October’s European Gender Equality Week aims to set a spotlight on the numerous unresolved issues for gender equality, such as employment, promotion opportunities and pay. However, these issues differ in seriousness by region. Some regions are closer to gender equality than others. This affects cohesion across European regions.

The digital transition adds new impetus for improving gender equality, besides the core issue of social justice. By 2030, Europe will need at least 20 million information and communication technology (ICT) experts to deliver the digital transformation of the European economy.

How and where the ICT sector expands will determine to a large extent future disparities in Europe. To forego tapping into the full potential of about half of the population is a waste. Europe dearly needs all bright minds, regardless of gender, to tackle the challenges ahead. Hence, it is worrisome that there is a substantial gap between men and women regarding participation in the digital economy.

Gender inequality is also economically costly. The European Commission estimated the productivity loss for the European economy caused by women leaving their digital jobs in 2018  at EUR 16.2 billion. With the digital transition, this number will likely increase. Reducing the shortage of ICT workers by increasing gender equality can also increase the EU employment growth rate from 2.1% to an estimated 3.5% by 2050.

In this blog post, we analyse the current status of gender equality in the ICT sector. We take a look ahead at gender equality in the years to come and discuss options to circumvent increasing disparities.

Significant differences in gender equality across European regions

Gender equality has several dimensions. To measure the most important, the European Commission’s Joint Research Center (JRC) and DG Regio developed the Female Achievement Index, which includes seven domains: Work and money; knowledge; time; power; health; safety, security and trust; and quality of life. Generally speaking, the better a region performs in each domain, the better its overall performance.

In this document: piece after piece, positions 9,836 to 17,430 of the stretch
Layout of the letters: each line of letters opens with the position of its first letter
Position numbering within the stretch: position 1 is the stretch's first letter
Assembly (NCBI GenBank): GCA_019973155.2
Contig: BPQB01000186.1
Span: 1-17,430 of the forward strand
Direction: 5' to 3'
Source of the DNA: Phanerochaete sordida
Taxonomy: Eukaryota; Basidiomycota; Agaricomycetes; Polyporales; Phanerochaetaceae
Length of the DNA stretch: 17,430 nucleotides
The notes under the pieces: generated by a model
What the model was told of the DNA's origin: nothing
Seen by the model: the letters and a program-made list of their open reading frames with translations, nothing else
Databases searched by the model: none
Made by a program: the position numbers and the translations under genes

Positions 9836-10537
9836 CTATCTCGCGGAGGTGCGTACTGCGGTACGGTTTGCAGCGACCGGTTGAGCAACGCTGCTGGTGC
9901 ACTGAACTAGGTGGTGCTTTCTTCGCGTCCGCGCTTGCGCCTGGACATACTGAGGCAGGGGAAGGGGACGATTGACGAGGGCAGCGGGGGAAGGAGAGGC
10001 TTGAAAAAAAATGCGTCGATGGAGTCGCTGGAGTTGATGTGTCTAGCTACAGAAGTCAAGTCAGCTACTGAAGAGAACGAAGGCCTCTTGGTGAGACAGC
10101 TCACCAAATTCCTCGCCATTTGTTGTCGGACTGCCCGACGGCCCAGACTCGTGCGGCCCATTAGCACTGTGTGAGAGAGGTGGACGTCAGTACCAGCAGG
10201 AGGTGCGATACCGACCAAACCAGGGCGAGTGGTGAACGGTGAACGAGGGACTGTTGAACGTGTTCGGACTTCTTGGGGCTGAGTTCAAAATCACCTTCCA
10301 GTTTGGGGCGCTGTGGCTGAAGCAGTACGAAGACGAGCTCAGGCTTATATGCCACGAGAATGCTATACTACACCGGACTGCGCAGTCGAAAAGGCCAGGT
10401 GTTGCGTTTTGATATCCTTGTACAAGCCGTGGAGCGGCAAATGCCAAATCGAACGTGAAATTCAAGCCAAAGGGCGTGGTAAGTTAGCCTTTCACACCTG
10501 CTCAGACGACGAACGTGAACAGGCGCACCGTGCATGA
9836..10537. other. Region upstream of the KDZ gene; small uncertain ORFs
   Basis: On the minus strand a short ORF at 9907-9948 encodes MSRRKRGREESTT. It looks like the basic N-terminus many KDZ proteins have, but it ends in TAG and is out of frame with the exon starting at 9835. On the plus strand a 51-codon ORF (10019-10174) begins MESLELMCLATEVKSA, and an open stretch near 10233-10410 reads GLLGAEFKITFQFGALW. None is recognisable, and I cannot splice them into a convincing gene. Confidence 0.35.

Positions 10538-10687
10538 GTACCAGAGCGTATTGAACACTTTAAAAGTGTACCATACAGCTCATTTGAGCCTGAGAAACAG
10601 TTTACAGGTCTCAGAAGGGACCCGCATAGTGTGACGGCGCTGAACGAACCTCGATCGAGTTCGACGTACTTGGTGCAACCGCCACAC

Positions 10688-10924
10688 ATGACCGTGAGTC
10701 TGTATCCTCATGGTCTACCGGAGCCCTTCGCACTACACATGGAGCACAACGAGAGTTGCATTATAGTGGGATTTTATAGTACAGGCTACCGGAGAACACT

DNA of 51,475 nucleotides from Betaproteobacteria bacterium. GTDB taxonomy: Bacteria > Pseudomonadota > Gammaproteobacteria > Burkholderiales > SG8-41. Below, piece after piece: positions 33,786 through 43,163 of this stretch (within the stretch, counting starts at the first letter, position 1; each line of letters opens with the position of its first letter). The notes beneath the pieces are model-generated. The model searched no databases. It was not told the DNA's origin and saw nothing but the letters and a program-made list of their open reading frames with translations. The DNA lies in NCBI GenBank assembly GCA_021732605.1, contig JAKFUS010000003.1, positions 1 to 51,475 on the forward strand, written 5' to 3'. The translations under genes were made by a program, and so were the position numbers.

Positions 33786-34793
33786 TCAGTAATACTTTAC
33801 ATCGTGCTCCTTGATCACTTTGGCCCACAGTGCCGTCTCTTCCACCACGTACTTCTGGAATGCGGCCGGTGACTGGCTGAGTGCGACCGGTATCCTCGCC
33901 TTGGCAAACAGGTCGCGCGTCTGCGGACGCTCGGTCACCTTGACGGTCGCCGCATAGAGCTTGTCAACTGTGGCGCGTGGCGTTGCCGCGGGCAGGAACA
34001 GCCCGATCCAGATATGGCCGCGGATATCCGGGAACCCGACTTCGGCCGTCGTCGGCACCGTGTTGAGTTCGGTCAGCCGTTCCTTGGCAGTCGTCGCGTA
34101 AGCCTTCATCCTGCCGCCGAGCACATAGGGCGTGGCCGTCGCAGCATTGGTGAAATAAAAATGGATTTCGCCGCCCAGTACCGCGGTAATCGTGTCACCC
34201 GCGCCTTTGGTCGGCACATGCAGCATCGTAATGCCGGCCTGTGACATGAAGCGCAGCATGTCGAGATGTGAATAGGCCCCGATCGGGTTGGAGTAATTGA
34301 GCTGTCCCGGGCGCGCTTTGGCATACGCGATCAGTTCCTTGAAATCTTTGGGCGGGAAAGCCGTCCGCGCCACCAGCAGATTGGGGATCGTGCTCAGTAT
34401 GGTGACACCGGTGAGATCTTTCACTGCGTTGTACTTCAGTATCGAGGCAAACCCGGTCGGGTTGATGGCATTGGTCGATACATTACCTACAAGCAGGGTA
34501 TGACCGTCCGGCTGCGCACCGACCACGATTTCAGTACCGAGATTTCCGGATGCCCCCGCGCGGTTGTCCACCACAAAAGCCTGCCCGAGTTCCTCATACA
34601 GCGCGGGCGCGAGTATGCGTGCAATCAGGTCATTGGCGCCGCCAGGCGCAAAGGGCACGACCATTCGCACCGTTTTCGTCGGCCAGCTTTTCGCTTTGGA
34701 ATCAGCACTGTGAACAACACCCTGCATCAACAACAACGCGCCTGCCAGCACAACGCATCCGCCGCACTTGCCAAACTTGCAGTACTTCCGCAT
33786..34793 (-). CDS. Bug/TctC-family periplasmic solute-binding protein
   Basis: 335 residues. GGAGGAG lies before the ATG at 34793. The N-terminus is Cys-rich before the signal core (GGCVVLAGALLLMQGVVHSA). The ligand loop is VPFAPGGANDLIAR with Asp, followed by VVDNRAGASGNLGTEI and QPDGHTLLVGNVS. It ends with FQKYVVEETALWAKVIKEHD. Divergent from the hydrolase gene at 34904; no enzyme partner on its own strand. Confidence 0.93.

The best-performing regions are in Scandinavia, the Western parts of Austria, Dublin, Luxembourg and Utrecht. Regions with the most significant gender inequality are found in Romania, Greece and Southern Italy.

Overall, there is substantial room for improvement on gender equality in the majority of European regions. Strikingly, the imbalance of regional economic development is closely correlated to women’s achievements.

Gender inequality in most countries when it comes to digital skills

Proficient digital skills are a prerequisite for actively participating in the digital economy and are thus key for the digital transition. However, there exist substantial differences between men and women across Europe: In Cyprus, Lithuania and Latvia, the number of women with above-basic overall digital skills exceeds that of men, with women with those skills outnumbering men by roughly 10 percentage points. France, Finland and Malta have almost the same percentage of men and women with above-basic overall digital skills,  implying close to gender parity.

Interestingly, the gap in proficient digital skills between men and women is particularly pronounced in Germany, Luxembourg, Austria and Denmark, which exhibit high scores in the Female Achievement Index. The digital transition in these countries might lead to increased gender inequality.

There are also substantial differences in the share of men with proficient digital skills ranging from less than 10 percent in Bulgaria and Romania to 60 percent in the Netherlands. However, there is no clear relationship between countries with a high share of men with proficient digital skills and those countries without.

Worrying gender inequality in key jobs to master the digital transition

When it comes to ICT specialists, the scarce resource that is needed to implement the digital transition, gender inequality is even higher. In all European countries, there are more male ICT specialists than female ones. The highest gaps between women and men occur in Czechia, Hungary and Slovakia.